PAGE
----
Sunday, February 24, 2008

Round Oak Heater

The old stove wasn't much to look at. Black with a silver belt around its middle. Cast iron. The words, "Round Oak" prominently displayed near its top. It stood on the floor near the south wall of the dining room in our old farm house. Along with the cook stove in the kitchen, it tried to heat the drafty place.

Starting in late October, with the help of a couple husky neighbors, we hauled the stove into the dining room from the woodshed where it had spent the warm months. With considerable, "a little this way, no a little that way," and some words not printable, we finally lined up the stove with the stove pipe hole in the floor above it.

Pa closed off the rest of the house, meaning we lived in the kitchen and dining room until the following March. We spent a lot of time huddled by that old heater, especially on below zero mornings. (Our upstairs bedroom was not heated. It depended on the the trickle of heat from the stove pipe that thrust through the room and into the chimney.)

One of the chores for my brothers and me was to keep a pile of chunk wood handy to shove into that hungry old monster. This meant lugging wood into the house from the woodpile out back.

We learned some never forgotten lessons, the most important being patience and right next to it faith. Patience that winter takes awhile, and faith that spring will once more return.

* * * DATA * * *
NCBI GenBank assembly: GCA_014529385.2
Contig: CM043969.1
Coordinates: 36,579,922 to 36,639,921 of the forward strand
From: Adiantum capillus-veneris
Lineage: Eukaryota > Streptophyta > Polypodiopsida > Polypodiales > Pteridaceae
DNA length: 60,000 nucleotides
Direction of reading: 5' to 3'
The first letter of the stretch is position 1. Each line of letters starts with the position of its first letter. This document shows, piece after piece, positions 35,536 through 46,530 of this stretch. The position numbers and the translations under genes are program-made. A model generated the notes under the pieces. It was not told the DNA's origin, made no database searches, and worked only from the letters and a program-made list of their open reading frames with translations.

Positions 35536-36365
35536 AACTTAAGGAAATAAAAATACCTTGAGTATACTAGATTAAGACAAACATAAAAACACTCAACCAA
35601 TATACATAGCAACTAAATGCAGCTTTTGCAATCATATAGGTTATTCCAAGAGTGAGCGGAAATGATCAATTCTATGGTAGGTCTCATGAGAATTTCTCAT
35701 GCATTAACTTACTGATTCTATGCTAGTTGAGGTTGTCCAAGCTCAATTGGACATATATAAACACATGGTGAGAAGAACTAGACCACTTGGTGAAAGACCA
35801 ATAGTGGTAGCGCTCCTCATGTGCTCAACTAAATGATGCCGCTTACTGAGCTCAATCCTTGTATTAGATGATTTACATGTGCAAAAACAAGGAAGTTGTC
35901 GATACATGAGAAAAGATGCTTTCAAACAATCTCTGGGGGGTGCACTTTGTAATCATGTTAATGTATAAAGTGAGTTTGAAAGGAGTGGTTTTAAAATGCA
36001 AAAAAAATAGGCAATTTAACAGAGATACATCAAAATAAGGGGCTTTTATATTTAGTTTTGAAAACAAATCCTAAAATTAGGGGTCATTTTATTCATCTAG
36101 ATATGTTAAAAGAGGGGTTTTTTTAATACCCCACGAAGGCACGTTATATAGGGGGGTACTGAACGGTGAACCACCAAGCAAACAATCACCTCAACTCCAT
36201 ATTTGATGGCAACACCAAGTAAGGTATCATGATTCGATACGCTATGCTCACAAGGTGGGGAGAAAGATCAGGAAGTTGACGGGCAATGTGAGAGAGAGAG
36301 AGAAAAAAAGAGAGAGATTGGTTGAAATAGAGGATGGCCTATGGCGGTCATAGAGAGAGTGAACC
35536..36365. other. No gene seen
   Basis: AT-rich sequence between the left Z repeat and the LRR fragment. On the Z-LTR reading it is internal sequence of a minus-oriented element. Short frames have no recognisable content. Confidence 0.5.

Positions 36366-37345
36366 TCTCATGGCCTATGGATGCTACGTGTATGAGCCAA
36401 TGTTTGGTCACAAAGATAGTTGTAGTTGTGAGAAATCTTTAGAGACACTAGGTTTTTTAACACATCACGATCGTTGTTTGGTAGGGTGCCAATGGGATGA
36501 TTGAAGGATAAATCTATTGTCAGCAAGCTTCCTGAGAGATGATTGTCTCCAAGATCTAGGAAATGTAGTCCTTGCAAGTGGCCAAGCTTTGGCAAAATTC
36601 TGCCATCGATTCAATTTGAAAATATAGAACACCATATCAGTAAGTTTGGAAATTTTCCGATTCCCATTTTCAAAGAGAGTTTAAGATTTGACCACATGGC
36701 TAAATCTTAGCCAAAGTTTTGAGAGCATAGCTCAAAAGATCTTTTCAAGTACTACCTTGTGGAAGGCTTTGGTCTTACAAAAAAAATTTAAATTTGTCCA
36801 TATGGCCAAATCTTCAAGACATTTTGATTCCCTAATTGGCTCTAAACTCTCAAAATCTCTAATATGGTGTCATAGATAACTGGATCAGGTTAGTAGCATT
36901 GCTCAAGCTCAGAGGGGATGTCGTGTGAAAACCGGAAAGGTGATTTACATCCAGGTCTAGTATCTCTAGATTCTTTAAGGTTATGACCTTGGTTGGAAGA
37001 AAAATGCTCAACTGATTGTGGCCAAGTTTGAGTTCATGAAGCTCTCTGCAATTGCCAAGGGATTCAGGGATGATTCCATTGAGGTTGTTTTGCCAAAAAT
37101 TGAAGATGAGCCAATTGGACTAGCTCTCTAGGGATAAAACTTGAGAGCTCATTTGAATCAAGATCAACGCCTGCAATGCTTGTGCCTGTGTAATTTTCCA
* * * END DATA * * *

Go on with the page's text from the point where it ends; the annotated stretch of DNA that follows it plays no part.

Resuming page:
The Old Timer says: "Listen to the quiet on a night when the temperature hovers around zero, a cold moon hangs low on the horizon and not a creature is stirring."

Monday, February 18, 2008

Snow and More Snow

The snow keeps piling up. A new storm every three days it seems. And none of these wimpy "dustings." Three inches, four inches, ten inches, a foot. Serious snow.

When I was a kid on the farm, such fun we had during the snowy days of winter--skiing, sleding. And the not so fun part. Shoveling paths to the pump house, to the chicken house, to the granary, to the barn, to the straw stack, and how could I forget, to the outhouse that on these winter days was as cold as an ice house.

The Old Timer Says: "These snowy days are great days for reading a book."